Many construction projects require some sort of demolition work during their early stages. This may include demolishing concrete foundations, driveways, sidewalks, walls and other building elements. The process results in large amounts of heavy construction materials that usually go to waste.
Many materials, including concrete, can be recycled and reused in many ways. The process of recycling concrete varies, and the best method for each project will depend on the size and shape of the concrete pieces recycled.
Reusing concrete can help reduce construction costs, since it saves the cost of transporting concrete to the landfill, which is around $0.25/ton/mile. Recycling also eliminates disposal costs, while reducing the environmental impact of the project. Concrete that is recycled will not end up in landfills and can also replace raw materials. It can be used instead of gravel, for example, which must otherwise be collected and transported to the job site.
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How to Recycle Concrete?
When recycling old concrete from a demolition, the most common procedure is the following:
- STEP 1: Large pieces of concrete are first crushed with special industrial equipment that uses jaws and large impactors.
- STEP 2: Once the concrete is broken drown, it is screened to remove any dirt or contaminating particles. Additional processes and equipment such as water flotation, separators and magnets are used to remove other impurities from concrete.
- STEP 3: Concrete is separated into large and small aggregate.
There is an alternative method to recycle concrete that involves pulverization. However, this complicates the separation process and may result in more contamination from smaller byproducts.
As described above, industrial equipment is required to recycle concrete in the most effective way. When concrete recycling is being considered, make sure to evaluate all options in the market for the crushing procedure. A common solution is renting or buying a portable crusher that can be used in several projects at a time. Before deciding which equipment is the most adequate for the project, consider the following:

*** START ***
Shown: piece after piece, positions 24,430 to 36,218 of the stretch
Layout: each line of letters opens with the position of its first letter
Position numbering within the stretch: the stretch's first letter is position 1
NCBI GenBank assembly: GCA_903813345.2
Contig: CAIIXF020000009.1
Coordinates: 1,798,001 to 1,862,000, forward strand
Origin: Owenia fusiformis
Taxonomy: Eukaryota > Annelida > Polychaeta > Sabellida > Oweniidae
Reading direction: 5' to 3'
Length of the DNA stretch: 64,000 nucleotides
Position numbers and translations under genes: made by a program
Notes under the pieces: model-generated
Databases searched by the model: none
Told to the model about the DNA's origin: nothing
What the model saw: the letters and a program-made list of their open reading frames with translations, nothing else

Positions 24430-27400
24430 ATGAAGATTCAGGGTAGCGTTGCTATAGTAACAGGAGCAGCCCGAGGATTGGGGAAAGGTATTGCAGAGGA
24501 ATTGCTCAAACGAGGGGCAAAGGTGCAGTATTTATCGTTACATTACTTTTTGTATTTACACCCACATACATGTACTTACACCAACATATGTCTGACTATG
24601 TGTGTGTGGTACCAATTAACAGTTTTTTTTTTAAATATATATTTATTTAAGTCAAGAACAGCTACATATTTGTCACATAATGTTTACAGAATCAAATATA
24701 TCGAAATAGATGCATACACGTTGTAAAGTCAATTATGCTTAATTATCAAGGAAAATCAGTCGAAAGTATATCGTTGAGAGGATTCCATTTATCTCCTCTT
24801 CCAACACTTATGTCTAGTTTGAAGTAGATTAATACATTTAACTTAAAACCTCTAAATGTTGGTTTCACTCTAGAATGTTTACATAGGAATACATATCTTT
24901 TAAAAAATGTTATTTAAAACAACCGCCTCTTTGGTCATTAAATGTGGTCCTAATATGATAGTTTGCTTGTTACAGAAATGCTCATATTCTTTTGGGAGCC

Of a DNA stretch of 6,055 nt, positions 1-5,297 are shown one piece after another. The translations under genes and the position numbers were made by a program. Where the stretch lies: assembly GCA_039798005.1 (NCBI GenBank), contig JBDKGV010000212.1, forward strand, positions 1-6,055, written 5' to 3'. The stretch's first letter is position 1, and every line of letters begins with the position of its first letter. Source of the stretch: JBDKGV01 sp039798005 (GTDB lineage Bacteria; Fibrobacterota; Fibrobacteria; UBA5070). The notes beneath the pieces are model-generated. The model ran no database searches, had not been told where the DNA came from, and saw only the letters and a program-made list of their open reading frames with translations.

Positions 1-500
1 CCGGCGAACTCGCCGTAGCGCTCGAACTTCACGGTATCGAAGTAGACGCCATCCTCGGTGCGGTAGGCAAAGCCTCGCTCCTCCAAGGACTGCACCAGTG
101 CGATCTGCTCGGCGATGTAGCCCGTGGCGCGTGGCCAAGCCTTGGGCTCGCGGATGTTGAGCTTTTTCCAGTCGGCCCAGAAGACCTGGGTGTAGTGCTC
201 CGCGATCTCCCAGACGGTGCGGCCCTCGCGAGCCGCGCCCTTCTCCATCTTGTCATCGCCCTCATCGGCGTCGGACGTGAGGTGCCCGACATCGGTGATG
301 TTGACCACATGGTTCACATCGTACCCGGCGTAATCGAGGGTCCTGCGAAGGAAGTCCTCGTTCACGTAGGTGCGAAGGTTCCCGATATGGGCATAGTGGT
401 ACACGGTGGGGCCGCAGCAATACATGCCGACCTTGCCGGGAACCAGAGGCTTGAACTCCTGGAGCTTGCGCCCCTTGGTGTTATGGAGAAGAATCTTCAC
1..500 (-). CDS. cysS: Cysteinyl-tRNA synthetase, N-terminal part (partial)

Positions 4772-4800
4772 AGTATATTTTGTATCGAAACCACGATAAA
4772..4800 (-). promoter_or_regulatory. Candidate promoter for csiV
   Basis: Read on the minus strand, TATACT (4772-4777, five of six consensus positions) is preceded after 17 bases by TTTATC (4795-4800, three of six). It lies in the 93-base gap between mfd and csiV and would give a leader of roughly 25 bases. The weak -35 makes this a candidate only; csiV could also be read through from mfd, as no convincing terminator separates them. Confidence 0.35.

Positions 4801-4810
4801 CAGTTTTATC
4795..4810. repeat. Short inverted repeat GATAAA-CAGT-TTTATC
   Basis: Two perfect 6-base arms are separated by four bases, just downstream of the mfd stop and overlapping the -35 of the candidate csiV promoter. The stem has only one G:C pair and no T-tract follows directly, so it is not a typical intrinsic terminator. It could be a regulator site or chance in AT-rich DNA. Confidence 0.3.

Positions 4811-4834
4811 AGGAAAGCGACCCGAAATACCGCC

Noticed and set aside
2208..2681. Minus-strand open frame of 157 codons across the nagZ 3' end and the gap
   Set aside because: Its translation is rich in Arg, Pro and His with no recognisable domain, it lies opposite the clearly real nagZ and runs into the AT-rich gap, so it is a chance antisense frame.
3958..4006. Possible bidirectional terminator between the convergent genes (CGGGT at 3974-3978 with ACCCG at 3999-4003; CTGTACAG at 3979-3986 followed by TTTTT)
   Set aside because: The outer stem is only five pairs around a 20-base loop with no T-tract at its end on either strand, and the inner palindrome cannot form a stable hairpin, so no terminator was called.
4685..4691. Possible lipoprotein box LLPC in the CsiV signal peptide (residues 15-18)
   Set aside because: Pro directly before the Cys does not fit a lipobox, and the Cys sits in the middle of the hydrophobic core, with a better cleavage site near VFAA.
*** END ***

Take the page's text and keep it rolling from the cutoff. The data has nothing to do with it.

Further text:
- Concrete must be separated from steel. This is key for recycling, so make sure the equipment has a separator strong enough to pull steel from concrete.
- Systems with a separate hydraulic stand can be set up faster.
- Control systems can be manual, automatic or remote, so consider which one is more effective for the project. This may also influence the price of the equipment.
- Some equipment has an entire system with conveyors, jaws and cones. It can complete the entire recycling process from demolition to the final usable product.
Benefits of Recycling Concrete
There are several benefits that come from recycling concrete at construction sites:
- First and foremost, recycling concrete reduces construction waste.
- Extending the life of landfills.
- Reducing costs generated from disposal and tipping fees.
- Lowering transportation costs, since concrete can be recycled near demolition sites.
- Recycling concrete can help earn LEED certification points.
- Generating employment opportunities.
Where Can Recycled Concrete Be Used?
Recycled concrete can be used in a similar way to gravel and aggregates. The following are some examples:
- Base for new asphalt pavement: There is a process called rubblization, which consists of breaking down old concrete pavement, and using it as a base for asphalt.
- Outdoor surfaces: Permeable concrete is used in driveways, parking lots and walkways to reduce the runoff that must be handled by storm sewer systems. Permeable concrete also helps replenish groundwater levels. In some outdoor areas, crushed concrete can be used to create porous surfaces that work similar to permeable concrete.
- Landscaping mulch: Recycled concrete that has been carefully crushed and sorted can be used instead of gravel.
- Bed foundation material for utility trenches: These trenches are covered with gravel to assist drainage, and recycled concrete can be used as a substitute.
- Concrete aggregate: Recycled concrete can be used as a replacement for new aggregates in a concrete mixture.
- Erosion barriers and reef habitats: Large pieces of broken concrete can be placed along stream banks to control erosion, or in shorelines to form the foundation for coral reefs. However, it is important to analyze the chemical composition of old concrete before placing it in aquatic habitats.
Recycled concrete saves on both new materials and disposal costs, and it can be used for various applications. This also reduces the environmental impact of building projects, while helping earn credits towards a LEED certification.